The event kept the same format, being held biannually until 1991. During that time, Europe was being ravaged by civil wars, violent internal disputes in the former Yugoslavia, while an even bigger event was the collapse of the Soviet Union. Add to that, the fall of the Berlin Wall and the Reunification of Germany. So in 1990, a united Germany was forged, 1991 saw the collapse of the Soviet Union, in 1992 the world witnessed the breakdown of Yugoslavia and Czechoslovakia was divided into the Czech Republic and Slovakia.

Out of these historic events, emerged many new countries that joined the European Athletics Federation in 1993 -namely Armenia, Azerbaijan, Belarus, Estonia, Latvia, Lithuania, Moldova, Russia, Ukraine, Bosnia / Herzegovina, Croatia, Serbia, Montenegro, Slovenia and Former Yugoslav Republic of Macedonia (now North Macedonia).

All these new realities in the map of Europe, forced every European sports federation to reorganise its events, including the European Athletics Federation. So from 1993 onwards new countries started joining the European Cup (the Bruno Zauli name was removed), changing the balance of power, while rising interest led the European Federation into making it an annual event.

From1993 to 2008 the European national teams summer event attracted millions of spectators; it was highly competitive in all categories, whether for the title, promotion or relegation. The structure did not change that much, as men’s and women’s events were held separately, while from 1995 onwards, First League was split into two groups as did Second League, with the Super League hosting the top national teams.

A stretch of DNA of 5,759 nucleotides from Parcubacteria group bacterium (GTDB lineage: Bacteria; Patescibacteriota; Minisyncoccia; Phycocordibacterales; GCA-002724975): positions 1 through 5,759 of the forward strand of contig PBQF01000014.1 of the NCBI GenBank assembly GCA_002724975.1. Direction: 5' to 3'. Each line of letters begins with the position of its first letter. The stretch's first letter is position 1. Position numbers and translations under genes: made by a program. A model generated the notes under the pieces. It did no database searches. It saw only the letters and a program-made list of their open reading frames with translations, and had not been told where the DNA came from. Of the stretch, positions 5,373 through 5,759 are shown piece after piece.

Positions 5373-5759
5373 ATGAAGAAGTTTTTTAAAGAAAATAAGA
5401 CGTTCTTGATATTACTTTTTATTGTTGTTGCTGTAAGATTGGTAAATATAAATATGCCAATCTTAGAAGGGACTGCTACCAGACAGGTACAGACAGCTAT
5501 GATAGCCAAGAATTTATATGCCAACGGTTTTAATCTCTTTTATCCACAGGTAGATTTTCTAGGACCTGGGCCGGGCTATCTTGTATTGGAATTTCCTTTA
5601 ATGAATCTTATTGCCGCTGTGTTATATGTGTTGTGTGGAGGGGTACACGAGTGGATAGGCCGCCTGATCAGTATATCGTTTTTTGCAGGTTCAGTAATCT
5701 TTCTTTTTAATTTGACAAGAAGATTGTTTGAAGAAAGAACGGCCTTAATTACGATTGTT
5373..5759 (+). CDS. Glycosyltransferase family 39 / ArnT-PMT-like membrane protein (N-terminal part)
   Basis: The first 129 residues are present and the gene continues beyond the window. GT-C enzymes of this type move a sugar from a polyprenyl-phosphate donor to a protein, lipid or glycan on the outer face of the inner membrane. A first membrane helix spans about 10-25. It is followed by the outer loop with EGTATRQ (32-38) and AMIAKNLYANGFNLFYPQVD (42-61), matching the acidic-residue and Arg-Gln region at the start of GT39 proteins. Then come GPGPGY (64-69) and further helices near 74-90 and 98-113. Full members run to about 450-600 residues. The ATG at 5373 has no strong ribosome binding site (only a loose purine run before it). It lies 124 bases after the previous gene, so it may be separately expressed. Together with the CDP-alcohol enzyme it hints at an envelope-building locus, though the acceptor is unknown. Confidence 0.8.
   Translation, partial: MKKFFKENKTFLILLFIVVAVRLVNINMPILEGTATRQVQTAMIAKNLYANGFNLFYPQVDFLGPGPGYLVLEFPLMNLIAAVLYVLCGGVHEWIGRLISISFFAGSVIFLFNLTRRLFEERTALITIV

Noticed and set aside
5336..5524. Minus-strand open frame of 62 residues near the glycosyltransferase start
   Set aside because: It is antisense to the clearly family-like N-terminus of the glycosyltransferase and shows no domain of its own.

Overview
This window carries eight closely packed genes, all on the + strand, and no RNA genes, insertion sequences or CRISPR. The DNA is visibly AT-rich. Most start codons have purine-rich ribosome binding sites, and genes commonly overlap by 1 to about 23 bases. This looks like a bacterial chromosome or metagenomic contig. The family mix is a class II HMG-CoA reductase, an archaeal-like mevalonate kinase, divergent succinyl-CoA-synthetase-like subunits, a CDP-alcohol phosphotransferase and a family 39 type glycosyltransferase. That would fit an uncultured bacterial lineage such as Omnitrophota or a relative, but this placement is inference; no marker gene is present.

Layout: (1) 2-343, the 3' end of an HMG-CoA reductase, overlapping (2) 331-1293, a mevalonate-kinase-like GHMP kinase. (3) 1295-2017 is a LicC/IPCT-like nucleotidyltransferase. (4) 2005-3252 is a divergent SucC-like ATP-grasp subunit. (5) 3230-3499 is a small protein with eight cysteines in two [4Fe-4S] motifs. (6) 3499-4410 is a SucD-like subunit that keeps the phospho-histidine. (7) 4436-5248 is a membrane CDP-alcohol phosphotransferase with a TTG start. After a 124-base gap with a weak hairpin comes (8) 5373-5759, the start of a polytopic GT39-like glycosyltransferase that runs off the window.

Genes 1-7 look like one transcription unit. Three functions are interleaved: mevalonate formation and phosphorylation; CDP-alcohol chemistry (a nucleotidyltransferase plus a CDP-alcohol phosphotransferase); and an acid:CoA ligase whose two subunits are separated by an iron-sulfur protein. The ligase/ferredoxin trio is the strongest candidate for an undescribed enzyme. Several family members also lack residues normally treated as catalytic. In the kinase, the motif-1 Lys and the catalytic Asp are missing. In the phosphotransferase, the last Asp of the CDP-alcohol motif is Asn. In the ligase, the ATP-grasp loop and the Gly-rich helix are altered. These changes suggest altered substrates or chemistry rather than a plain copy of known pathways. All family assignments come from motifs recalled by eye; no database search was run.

And then… European Athletics Team Championships

In 2006 and 2009 Montenegro and Kosovo gained independence from Serbia raising the number of European Athletics Federation member states to 51. So the Federation considered new ideas on further changes to the European Cup. The top priority was to reduce national federation expenses by scrapping different flights for the men’s and women’s teams to different countries. It was decided to merge them, with the National Athletics Team represented as one.

In 2008, the European Cup was held for the last time, as the next year would see the establishment of a new competition, the “European Athletics Teams Championship”. The 2008 results and classification were central to separating the four new categories. The European Federation took all performances from the 2008 European Cup, classified them and came up with the general point ranking system. For example, the top performance would receive 46 points, the 2nd secured 45 and so on.

Based on this system, 12 teams were classified as Super League, 12 were placed in First League, 8 in Second League (including Cyprus) and the remaining 14 in Third League. At the time the small states competed as one team (Monaco, San Marino, Liechtenstein and Gibraltar), while Kosovo entered the competition for the first time in 2019.